Indy: As far as expectations are concerned, what are your fears regarding Army of Anyone, the Filter-meets-Stone-Temple-Pilots project?
RP: I think that the one thing we'd like to say is, this a band of musicians that are just following our hearts and trying to write the greatest music we can. We didn't want it to sound too grungy or whatever, too 1993.
Indy: Considering Filter is a one-man show, at what point do you decide to give up the throne for a democracy?
RP: When you're doing everything, all of the songs start to sound very similar to each other. So you need a little extra something. And when (brothers Robert and Dean DeLeo of Stone Temple Pilots) entered my studio, it was like Christmas. There are millions of ideas floating around in their heads. It was just like, "Wow, this is really easy and wonderful. Let's just do this."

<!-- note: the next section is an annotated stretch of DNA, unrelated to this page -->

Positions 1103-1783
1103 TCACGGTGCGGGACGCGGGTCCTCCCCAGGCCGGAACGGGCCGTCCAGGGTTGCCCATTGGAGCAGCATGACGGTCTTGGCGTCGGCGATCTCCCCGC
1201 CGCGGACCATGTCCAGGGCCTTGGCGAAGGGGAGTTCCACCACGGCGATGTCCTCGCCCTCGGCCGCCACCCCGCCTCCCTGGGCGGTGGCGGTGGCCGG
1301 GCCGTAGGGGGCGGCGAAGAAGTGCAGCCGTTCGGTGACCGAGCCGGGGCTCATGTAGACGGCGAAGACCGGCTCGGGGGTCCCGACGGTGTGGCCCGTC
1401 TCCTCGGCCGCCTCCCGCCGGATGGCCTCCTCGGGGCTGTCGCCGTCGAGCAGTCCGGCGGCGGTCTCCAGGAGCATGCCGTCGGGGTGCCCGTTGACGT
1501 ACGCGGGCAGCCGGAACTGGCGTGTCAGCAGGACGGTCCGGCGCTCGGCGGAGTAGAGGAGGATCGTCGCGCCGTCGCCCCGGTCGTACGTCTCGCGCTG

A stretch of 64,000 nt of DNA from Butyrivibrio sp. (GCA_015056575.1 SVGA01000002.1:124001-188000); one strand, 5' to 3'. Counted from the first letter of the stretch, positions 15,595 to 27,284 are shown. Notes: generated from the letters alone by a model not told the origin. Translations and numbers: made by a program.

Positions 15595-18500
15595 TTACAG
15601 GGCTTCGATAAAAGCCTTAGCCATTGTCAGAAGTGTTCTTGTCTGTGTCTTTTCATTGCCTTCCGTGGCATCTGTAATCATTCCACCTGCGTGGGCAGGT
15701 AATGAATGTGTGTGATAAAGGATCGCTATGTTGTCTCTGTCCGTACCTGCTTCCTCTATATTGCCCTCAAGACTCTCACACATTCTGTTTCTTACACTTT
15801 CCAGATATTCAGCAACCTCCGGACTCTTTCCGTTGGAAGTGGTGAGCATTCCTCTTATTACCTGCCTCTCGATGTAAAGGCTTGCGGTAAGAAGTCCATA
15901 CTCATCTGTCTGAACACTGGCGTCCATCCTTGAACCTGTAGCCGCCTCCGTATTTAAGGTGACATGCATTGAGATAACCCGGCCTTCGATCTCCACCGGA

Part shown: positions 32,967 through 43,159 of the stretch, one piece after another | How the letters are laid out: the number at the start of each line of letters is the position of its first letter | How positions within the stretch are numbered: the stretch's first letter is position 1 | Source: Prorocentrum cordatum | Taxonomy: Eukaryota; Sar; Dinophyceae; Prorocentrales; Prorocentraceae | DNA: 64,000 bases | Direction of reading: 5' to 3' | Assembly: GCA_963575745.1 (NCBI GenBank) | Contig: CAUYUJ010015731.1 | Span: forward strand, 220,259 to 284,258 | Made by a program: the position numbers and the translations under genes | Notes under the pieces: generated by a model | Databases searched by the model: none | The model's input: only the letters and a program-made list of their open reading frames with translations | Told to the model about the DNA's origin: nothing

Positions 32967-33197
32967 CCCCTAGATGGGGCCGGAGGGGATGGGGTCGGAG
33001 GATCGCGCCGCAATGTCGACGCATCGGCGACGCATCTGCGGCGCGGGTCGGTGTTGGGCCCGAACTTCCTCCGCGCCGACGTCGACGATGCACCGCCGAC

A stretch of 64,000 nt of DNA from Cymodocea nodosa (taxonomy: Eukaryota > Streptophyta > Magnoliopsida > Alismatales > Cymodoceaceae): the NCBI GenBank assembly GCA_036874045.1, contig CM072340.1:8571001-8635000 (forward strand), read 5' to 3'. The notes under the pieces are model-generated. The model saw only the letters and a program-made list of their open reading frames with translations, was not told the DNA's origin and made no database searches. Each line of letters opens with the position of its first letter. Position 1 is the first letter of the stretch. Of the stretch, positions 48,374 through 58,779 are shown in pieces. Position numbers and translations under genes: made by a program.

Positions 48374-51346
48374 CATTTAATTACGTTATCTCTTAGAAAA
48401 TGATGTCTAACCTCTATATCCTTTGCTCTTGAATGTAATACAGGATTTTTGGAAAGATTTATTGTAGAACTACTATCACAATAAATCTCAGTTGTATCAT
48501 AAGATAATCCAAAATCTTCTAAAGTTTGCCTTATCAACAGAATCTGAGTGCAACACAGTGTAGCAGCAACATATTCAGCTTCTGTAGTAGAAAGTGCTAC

Indy: The album definitely has a familiar quality to it, which makes it instantly accessible to rock radio. Do you think Army of Anyone stands out amongst the Nickelbacks and Hinders?
RP: I think we do. When's the last time you heard a drum solo or a big drum moment in a single? We're really trying to maverick our own existence to this thing. Rock is taking a beating, and it's just so weird to be in a band that's not talking about its bling and how much money we have. It's weird to be in a band where our message is actually hopeful.
New album in stores now.